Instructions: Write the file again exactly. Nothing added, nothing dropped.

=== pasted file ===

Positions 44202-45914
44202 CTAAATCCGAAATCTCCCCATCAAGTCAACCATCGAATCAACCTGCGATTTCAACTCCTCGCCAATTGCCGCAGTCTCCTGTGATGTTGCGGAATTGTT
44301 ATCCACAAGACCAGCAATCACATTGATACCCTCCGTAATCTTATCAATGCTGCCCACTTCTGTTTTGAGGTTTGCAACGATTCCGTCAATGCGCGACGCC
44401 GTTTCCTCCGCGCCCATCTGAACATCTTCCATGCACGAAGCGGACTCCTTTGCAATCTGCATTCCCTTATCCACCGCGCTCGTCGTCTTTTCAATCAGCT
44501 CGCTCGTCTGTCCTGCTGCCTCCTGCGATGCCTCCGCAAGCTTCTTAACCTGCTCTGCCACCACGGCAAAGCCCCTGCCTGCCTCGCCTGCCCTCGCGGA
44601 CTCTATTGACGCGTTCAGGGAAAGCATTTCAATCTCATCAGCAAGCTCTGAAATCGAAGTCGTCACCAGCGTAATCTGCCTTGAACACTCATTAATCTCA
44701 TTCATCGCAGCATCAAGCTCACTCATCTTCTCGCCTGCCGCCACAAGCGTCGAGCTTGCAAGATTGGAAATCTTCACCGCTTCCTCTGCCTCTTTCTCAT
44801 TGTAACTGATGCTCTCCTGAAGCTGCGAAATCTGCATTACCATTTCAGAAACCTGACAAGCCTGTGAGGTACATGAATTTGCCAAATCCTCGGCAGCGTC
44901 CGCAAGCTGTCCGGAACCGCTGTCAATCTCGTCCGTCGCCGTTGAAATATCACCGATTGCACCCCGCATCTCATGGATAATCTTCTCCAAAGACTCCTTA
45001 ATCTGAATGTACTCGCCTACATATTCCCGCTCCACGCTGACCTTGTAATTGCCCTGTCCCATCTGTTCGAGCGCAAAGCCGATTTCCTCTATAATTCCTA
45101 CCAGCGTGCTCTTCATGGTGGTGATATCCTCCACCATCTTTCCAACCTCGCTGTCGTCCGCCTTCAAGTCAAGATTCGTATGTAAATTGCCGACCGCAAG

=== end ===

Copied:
Positions 44202-45914
44202 CTAAATCCGAAATCTCCCCATCAAGTCAACCATCGAATCAACCTGCGATTTCAACTCCTCGCCAATTGCCGCAGTCTCCTGTGATGTTGCGGAATTGTT
44301 ATCCACAAGACCAGCAATCACATTGATACCCTCCGTAATCTTATCAATGCTGCCCACTTCTGTTTTGAGGTTTGCAACGATTCCGTCAATGCGCGACGCC
44401 GTTTCCTCCGCGCCCATCTGAACATCTTCCATGCACGAAGCGGACTCCTTTGCAATCTGCATTCCCTTATCCACCGCGCTCGTCGTCTTTTCAATCAGCT
44501 CGCTCGTCTGTCCTGCTGCCTCCTGCGATGCCTCCGCAAGCTTCTTAACCTGCTCTGCCACCACGGCAAAGCCCCTGCCTGCCTCGCCTGCCCTCGCGGA
44601 CTCTATTGACGCGTTCAGGGAAAGCATTTCAATCTCATCAGCAAGCTCTGAAATCGAAGTCGTCACCAGCGTAATCTGCCTTGAACACTCATTAATCTCA
44701 TTCATCGCAGCATCAAGCTCACTCATCTTCTCGCCTGCCGCCACAAGCGTCGAGCTTGCAAGATTGGAAATCTTCACCGCTTCCTCTGCCTCTTTCTCAT
44801 TGTAACTGATGCTCTCCTGAAGCTGCGAAATCTGCATTACCATTTCAGAAACCTGACAAGCCTGTGAGGTACATGAATTTGCCAAATCCTCGGCAGCGTC
44901 CGCAAGCTGTCCGGAACCGCTGTCAATCTCGTCCGTCGCCGTTGAAATATCACCGATTGCACCCCGCATCTCATGGATAATCTTCTCCAAAGACTCCTTA
45001 ATCTGAATGTACTCGCCTACATATTCCCGCTCCACGCTGACCTTGTAATTGCCCTGTCCCATCTGTTCGAGCGCAAAGCCGATTTCCTCTATAATTCCTA
45101 CCAGCGTGCTCTTCATGGTGGTGATATCCTCCACCATCTTTCCAACCTCGCTGTCGTCCGCCTTCAAGTCAAGATTCGTATGTAAATTGCCGACCGCAAG